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MTSU on WGNS: ‘Bleed Blue,’ veteran’s fundraiser, ...

MTSU on WGNS: ‘Bleed Blue,’ veteran’s fundraiser, gangs and military book

MTSU faculty and staff took to WGNS Radio recently to share information about the upcoming Bleed Blue Blood Drive, a student-led effort to assist a local disabled veteran with housing and a professor’s new book about gangs in the military.

The details were shared during the Oct. 16 “Action Line” program with host Bart Walker. The live program was broadcast on FM 100.5, 101.9 and AM 1450 from the WGNS studio in downtown Murfreesboro. If you missed it, you can listen to a podcast of the show here.

Guests and their topics were as follows:

• Ray Wiley, associate director of MTSU Campus Recreation and longtime Red Cross volunteer, Diane Turnham, MTSU associate athletic director, and Sean Armstrong, regional business development manager with the American Red Cross, discussed the upcoming “Bleed Blue, Beat WKU” Blood Drive.

For an seventh year, the Blue Raider community will again be competing against supporters of our fellow Conference USA member Western Kentucky University during the “Bleed Blue” Blood Drive to be held Nov. 13-15 at the MTSU Campus Recreation Center.

Last year, WKU won the competition for the second time since 2010 with 414 successful donors to MTSU’s 404 donors. This year’s winner will be announced at the Nov. 17 game at WKU.

For more information, including how to make an appointment, go to http://mtsunews.com/bleed-blue-2017/.

From left, Sean Armstrong, regional business development manager with the American Red Cross, Ray Wiley, associate director of MTSU Campus Recreation and longtime Red Cross volunteer, and Diane Turnham, MTSU associate athletic director, prepare to discuss the upcoming “Bleed Blue, Beat WKU” Blood Drive during the Oct. 16 WGNS Radio “Action LIne” program with host Bart Walker. (MTSU photo)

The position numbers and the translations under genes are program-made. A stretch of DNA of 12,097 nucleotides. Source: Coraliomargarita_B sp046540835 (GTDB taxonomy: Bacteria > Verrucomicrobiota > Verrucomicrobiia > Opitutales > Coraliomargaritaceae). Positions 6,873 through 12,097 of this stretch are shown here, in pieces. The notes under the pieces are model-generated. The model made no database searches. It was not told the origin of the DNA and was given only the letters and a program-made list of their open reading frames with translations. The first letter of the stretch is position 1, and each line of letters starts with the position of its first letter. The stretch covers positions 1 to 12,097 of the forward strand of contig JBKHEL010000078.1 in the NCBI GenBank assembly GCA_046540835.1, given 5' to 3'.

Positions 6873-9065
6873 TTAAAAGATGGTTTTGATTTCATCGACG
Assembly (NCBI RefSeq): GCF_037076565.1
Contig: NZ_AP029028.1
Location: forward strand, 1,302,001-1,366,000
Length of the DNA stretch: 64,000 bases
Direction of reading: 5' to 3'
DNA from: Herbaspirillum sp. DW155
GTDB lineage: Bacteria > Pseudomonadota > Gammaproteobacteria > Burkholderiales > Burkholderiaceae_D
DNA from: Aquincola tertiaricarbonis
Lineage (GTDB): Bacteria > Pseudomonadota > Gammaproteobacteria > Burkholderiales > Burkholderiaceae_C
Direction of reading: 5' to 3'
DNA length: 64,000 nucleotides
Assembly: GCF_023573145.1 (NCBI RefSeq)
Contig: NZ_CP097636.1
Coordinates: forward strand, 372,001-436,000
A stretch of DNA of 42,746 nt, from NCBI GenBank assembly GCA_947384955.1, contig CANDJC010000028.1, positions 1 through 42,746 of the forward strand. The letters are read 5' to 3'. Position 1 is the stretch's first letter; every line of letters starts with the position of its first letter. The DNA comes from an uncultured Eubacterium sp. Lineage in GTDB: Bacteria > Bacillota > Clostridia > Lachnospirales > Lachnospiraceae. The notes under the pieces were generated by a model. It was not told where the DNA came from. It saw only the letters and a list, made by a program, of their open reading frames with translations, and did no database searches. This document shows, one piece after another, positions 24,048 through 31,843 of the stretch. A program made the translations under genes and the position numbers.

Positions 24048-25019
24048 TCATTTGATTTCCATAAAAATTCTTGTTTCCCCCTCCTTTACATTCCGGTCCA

From left, Sean Armstrong, regional business development manager with the American Red Cross, Ray Wiley, associate director of MTSU Campus Recreation and longtime Red Cross volunteer, and Diane Turnham, MTSU associate athletic director, prepare to discuss the upcoming “Bleed Blue, Beat WKU” Blood Drive during the Oct. 16 WGNS Radio “Action LIne” program with host Bart Walker. (MTSU photo)

• Dr. Joey Gray, associate professor in MTSU’s Leisure, Sports and Tourism Studies Program, and some of her students, discussed the “Bounce Back Golf Scramble” fundraiser set for Veterans Day on Saturday, Nov. 11, at Champions Run Golf Course in Murfreesboro.

Dr. Joey Gray

Students in MTSU’s Leisure, Sports and Tourism Studies Program are planning the golf scramble to raise funds for the Homes For Our Troops nonprofit organization, which builds accessible, mortgage free, homes for wounded veterans (post 9/11).

The MTSU students were able to pick the veteran they would support, and in this case the wounded veteran is former U.S. Army Sgt. Bryan Camacho of Murfreesboro. Camacho was first wounded in service (paralyzed from waist down) in 2007 while in Iraq. He then had an auto accident in 2014 and is now a quadriplegic.

Learn more about the event and Camacho by going to MTSU Bounce Back Golf Scramble: Benefiting Homes For Our Troops on Facebook (or search for @bbgolfscramble) or go to Active.com. For information, email Gray at joey.gray@mtsu.edu or call 615-904-8359.

• Dr. Carter F. Smith, a professor in the MTSU Department of Criminal Justice Administration, discussed his new book, “Gangs and the Military: Gangsters, Bikers, and Terrorists with Military Training.”

Dr. Carter F. Smith, a professor in the MTSU Department of Criminal Justice Administration, prepares to discuss his new book, “Gangs and the Military: Gangsters, Bikers, and Terrorists with Military Training” during the Oct. 16 WGNS Radio “Action Line” program with host Bart Walker. (MTSU photo)

Dr. Carter F. Smith, a professor in the MTSU Department of Criminal Justice Administration, is shown at the Oct. 16 WGNS Radio “Action Line” program. (MTSU photo)

Smith’s book is based on personal experiences, historical documents, government reports and current events. He was in the U.S. Army Criminal Investigation Command, commonly called CID, for more than 22 years, serving 15 years at Fort Campbell, Kentucky. He identified the growing problem of street gangs and military connections in the early 1990s and later started the Army’s first gang and extremist investigations team.

Smith recently shared his expertise at one of the South’s premier literary events: the 2017 Southern Festival of Books in Nashville. Learn more at http://mtsunews.com/smith-gang-book-fall2017/.

Students, faculty and staff who are interested in guesting on WGNS to promote their MTSU-related activities should contact Jimmy Hart, director of news and media relations, at 615-898-5131 or via email at jimmy.hart@mtsu.edu.


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